An American Mom Lives in England for a Year
Food Glorious Food, Scones, Schools and more Scones!!
Well, let's talk about the food in England shall we? After some time has passed all that comes to mind is scones, lots of cream and a million pubs. When I originally decided to embark on this adventure with my family, I never considered "how many" changes I would have to make in my daily diet and lifestyle. I also did not consider that my children would have food and social issues as well the longer we were there. Not when they were with me because I could sort of make it work, but when I decided to put them in British schools, the menu's and the people were quite "different."
When we decided to live abroad for the year there were lots of decisions to be made a long time before we even left the US. For one thing I had a seven year old and a five year old and this was going to be a big change for them in so many ways. It was helpful that we had some family there, but it did not help with the "culture shock" at all. I think the biggest shocker of them all was when I finally realized what sort of "class" system they have there. I can tell you that I was not happy with the extreme separation in society that I witnessed there on a daily basis, even out in the country with loads of beautiful green pastures and sheep. It became apparent to me when I went to tour the local "public" (they are called private there but they are free) and noticed the difference in the way some of the people spoke. I had originally put my son in one of the top schools in Sussex which was an entry school to one of the top high schools in England and let me tell you, there was a huge divide.
I knew that I was paying a lot for my son's school, but what I didn't realize is how much more desperate the "upper class" were to have their children climb the ladder of the elite school system. It is not their fault, it is just the way the system works there. Most of the kids that go to these elite schools like Prince William and Prince Harry end up being the "top of their game" all over the world and in London. My son was in class with future leaders of the world, this I know for sure. Funny to even think of that at the tender age of seven. Since we had family near the "non-paying" school and my daughter was so young, I decided to "hold off" on putting her in the pressure cooker until I knew for sure my future there and frankly I was concerned that she would have a meltdown. My son was better at being challenged and was already advanced in the school system here, so I knew that he would be fine. At one time I could see myself living there for good, but over time I felt that it was a "harder life" there compared to my life in California. The weather was one factor even though we spent lots of time at the beach which was about a half hour drive from where we lived with pretty nice sunny days. We were able to hike up in the pastures all the time even when it rained and there were lots of very hot days too. Let me tell you this, when it rained it never stopped for a while. February was brutal and I ended up buying a sleeping bag sort of coat that I zipped up from my ankles. This really made my husband laugh and it was a good source of entertainment for the family. When three things happened at the same time... rain, wind and the cold I wanted to hop on a plane!! Getting places was another story. It would take a lot longer to get to places and the weather could alter things in a second even when I took a train to London or my husband was on his way back from there. Sometimes the trains would have problems and buses would pick people up and they would have to find their way back home some other way. Oh, and it is not easy to find a cab in the middle of nowhere when a train goes down.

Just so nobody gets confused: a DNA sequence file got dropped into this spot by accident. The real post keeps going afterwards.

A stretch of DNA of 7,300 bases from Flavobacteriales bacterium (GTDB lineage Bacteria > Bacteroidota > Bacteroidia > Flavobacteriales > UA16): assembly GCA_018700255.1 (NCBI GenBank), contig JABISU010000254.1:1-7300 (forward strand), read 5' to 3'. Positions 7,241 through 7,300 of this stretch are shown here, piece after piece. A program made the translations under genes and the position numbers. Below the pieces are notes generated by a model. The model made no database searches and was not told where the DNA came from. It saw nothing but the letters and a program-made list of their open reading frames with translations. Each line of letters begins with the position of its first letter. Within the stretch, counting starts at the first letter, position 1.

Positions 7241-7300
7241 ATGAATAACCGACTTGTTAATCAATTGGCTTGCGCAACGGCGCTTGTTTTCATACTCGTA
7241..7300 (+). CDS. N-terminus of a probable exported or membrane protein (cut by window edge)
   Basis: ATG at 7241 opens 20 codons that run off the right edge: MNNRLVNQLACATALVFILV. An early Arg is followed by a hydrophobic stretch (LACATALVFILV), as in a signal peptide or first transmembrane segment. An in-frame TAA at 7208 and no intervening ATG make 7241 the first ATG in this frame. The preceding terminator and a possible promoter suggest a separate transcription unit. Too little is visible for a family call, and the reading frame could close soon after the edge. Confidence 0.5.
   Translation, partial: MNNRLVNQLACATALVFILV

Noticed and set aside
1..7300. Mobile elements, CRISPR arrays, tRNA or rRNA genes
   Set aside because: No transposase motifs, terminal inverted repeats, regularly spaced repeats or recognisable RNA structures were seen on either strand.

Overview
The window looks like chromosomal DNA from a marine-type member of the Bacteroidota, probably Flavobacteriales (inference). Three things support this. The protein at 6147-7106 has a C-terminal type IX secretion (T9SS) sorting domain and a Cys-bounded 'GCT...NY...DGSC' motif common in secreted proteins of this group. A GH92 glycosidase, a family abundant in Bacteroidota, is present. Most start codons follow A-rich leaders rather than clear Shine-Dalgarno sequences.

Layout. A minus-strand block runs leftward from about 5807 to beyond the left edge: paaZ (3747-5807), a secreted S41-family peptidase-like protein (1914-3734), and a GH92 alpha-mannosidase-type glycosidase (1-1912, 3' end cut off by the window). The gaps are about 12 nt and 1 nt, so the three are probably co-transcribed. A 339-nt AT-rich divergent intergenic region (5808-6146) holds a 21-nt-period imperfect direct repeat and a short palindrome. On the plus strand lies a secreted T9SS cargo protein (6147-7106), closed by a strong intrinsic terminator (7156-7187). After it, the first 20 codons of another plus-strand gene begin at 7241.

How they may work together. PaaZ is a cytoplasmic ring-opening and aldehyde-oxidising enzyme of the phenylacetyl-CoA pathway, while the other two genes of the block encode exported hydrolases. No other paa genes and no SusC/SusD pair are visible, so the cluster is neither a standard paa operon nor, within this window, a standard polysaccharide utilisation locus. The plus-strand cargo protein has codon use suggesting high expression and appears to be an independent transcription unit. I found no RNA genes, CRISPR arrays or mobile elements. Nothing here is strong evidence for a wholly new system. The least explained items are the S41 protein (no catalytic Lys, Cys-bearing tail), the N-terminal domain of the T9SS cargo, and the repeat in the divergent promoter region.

Although I had visited England a few times for a couple of weeks at a time in the past, it can not compare to actually living there and trying to drive on the left side of the road every single day. There were many times that the navigation (Garmin) in my car took me down some odd lane in the middle of nowhere where I would be trapped by a tractor or a a sheep that refused to back up. There were also times when I tried to battle a few "round a bouts" with my children in the car. A "round a bout" is a round island in the middle of the intersection with cars coming from every direction. Until you get used to it all you can think of is your last rights. It got to a point that my kids actually became the cheering section in the backseat every time I made it through one safely. Honestly I almost had a heart attack many times.
Making friends was easy for me there and I did bond with some incredible women who I missed badly when I left. There was the adorable "flutter" of my very British Bohemian friend and mother Sarah and my French friend Isabelle who loved to meet me for coffee and soup on rainy days. She would say "this is so American" which I loved because she was French and most people would have this stuff at home and not go out. In fact the only coffee shops to go to were in local super markets or nurseries. If you were driving in the country for a long time and wanted a cup of coffee you would have to hit a pub. Most coffee shops were in London of course and Tunbridge Wells which was 20 minutes from my house, but it was such a hassle to get there and park! Small roads, tiny parking garages that were not built for bigger cars and confusion near the train station. No thank you! Not as easy as in California where you can stop on every block and eat! Oh by the way, I lost 25 pounds there because there was no Mexican food, nowhere to stop except for pubs (I don't drink) and I walked a lot more because I had too.